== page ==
In case the state’s law isn’t clear on the topic, and your lease is month-to-month, there is another suggestion for you. You can just give the landlord a 30-day notice and move out. They’ll have to pay for the damage and pest removal if they want to put the unit under lease in the future. This way, you can avoid fighting with your landlord and going through legal procedures.
Just remember that this solution only works if you move out based on the terms of your lease. Don’t wait long enough for squirrels to damage the property, or you’ll have to pay for their masterpiece!
What Can Tenants Do if They’re Unhappy With the Process or the Result of Squirrel Removal?
Is the process of animal removal not fast enough? Do the squirrels come back? There are some things you should consider.
Firstly, try writing a formal letter to your landlord in a firm but polite tone. Explain the situation and why you can’t wait any longer for the problem to get fixed. Present tangible proof of the danger that you are in. Even if the landlord doesn’t accept your request, the court will, if your case is persuasive and based on evidence.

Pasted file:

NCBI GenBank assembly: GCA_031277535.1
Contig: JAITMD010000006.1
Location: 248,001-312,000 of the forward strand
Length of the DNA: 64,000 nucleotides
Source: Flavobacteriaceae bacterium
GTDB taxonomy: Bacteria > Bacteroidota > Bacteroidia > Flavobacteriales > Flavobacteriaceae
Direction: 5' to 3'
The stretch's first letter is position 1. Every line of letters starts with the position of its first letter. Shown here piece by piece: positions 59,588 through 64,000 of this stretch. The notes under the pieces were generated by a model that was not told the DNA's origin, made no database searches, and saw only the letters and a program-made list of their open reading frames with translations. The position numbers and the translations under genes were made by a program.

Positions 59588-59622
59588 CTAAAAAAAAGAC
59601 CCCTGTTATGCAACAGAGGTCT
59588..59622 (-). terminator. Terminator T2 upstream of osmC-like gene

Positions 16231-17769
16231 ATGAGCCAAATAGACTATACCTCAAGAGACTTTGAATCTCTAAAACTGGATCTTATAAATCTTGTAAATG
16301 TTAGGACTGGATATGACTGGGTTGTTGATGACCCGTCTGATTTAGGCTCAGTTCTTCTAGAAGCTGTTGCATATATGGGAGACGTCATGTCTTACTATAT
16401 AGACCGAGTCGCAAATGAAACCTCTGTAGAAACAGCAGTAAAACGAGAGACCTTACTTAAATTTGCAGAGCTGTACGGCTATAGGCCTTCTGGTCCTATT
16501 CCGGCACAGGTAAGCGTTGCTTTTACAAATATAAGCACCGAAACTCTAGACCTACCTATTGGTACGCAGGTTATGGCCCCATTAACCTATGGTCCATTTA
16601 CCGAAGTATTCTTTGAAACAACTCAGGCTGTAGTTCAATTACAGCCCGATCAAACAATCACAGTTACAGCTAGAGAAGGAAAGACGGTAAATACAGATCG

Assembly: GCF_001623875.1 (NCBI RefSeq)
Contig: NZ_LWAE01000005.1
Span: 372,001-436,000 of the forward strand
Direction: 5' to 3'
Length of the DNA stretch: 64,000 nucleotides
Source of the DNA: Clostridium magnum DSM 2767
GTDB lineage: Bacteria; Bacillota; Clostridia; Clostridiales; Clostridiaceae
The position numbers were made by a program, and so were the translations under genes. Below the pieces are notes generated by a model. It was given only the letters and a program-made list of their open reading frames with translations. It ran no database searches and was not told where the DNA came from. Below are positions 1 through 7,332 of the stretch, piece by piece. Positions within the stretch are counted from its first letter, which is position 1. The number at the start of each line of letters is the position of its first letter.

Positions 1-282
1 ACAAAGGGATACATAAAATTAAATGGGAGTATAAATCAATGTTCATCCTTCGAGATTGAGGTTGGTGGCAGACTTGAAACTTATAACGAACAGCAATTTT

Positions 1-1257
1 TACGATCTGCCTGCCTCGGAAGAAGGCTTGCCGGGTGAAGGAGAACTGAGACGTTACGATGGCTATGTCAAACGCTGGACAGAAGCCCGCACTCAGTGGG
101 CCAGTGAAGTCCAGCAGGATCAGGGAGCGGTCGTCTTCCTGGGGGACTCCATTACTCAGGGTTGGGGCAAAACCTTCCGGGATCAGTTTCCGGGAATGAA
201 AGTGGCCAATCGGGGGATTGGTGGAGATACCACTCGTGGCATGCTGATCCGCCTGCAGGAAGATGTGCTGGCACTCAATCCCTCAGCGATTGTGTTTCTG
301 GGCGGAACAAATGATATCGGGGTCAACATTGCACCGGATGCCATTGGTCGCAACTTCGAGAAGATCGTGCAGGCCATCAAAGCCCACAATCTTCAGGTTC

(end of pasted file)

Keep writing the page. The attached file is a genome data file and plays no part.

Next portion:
You should also consider that some pests are difficult to remove. So, try to be patient if possible. If your landlord calls expert animal removers to solve this problem, trust them to do their job. There must be a good reason for experts to tell you that the process will take a few days more than expected.
In general, this is how to determine who should deal with squirrel infestations:
- The landlord is responsible for squirrel removal before delivering the unit to the tenant and a short while after moving in.
- The tenant is responsible for squirrel removal if their living behaviors attract and result in infestations.
Here are other points to consider:
- Carefully read the terms of your lease before reaching out to your landlord.
- You should approach your landlord formally and through a certified letter to safeguard your rights.
- Depending on where you live and the state’s law, you can take legal measures if the landlord ignores or rejects your request.
- If you are unhappy with the process of squirrel removal, you can take action by writing to your landlord one more time and informing him about the situation.